You can purchase additional coverage or an umbrella policy that includes claims against you for libel and slander if you want more protection than the standard policy provides.

Most insurance companies offer 3 levels of coverage:

          1. Actual Cash Value: Pays for replacement minus a deduction for depreciation.
          2. Replacement Cost: Pays for replacement up to policy amount without deducting for depreciation.
          3. Guaranteed or Extended Replacement Cost: Pays for replacement whatever it costs even if it exceeds the policy limit.

Special considerations for Condominiums and Cooperatives:

          In a condominium or cooperative the outside walls, roof, interior walls between units, elevators, and common areas are protected by a "Master Policy" provided by the association that runs the complex. You still need your own insurance policy to cover your personal possessions, interior or exterior structural improvements you install, additional living expenses, and liability.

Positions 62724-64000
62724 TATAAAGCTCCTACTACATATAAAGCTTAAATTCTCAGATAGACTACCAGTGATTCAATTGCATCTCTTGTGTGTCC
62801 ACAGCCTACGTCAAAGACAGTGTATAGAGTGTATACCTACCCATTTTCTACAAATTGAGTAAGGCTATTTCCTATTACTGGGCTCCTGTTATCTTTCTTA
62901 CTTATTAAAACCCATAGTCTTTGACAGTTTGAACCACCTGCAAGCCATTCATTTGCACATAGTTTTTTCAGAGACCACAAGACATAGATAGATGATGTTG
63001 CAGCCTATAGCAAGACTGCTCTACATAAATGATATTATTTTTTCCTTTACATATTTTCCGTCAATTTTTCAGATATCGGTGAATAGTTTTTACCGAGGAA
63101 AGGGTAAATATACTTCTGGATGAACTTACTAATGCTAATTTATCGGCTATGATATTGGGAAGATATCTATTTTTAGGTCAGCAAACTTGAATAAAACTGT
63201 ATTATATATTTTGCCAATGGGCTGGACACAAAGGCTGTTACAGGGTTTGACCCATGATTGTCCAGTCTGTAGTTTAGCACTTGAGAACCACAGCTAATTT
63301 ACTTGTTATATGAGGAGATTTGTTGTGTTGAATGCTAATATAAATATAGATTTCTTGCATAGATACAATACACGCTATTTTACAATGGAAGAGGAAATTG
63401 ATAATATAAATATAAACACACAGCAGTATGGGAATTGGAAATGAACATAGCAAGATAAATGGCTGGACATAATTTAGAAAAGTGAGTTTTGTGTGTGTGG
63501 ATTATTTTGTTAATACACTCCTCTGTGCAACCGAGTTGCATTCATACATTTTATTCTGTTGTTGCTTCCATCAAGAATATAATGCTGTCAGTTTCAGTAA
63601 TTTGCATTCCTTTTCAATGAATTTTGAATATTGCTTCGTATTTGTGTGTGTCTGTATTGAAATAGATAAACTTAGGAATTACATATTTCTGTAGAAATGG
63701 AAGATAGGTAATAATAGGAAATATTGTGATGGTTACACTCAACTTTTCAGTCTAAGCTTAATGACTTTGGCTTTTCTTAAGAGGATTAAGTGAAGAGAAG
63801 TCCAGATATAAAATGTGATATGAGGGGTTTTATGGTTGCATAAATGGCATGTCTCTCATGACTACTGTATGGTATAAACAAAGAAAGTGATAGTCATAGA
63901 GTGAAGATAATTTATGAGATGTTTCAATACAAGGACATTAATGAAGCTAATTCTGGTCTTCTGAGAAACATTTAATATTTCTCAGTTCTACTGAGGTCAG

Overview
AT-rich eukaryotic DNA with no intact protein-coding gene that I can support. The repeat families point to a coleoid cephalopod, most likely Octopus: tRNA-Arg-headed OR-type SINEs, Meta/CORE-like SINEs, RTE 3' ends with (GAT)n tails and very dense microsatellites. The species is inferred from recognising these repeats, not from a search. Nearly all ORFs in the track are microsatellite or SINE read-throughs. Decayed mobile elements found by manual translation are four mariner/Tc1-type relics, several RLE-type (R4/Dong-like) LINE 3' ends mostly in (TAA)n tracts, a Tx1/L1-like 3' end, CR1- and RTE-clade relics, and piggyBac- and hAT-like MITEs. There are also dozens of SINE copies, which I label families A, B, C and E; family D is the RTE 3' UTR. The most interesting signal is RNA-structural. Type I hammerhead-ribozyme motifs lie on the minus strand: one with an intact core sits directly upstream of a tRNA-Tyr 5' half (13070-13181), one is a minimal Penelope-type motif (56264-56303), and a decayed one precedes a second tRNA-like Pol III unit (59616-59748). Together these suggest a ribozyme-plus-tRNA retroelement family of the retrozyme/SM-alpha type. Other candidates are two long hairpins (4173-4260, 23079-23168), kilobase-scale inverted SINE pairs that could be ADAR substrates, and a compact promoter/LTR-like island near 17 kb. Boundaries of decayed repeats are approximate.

It is important to find out exactly what is covered by the association policy and what is your responsibility. You will need your own coverage for floods, earthquakes, and your valuable belongings. You should use an insurance agent who specializes in condominiums and cooperatives.

State of Florida Citizens Property Insurance Corporation: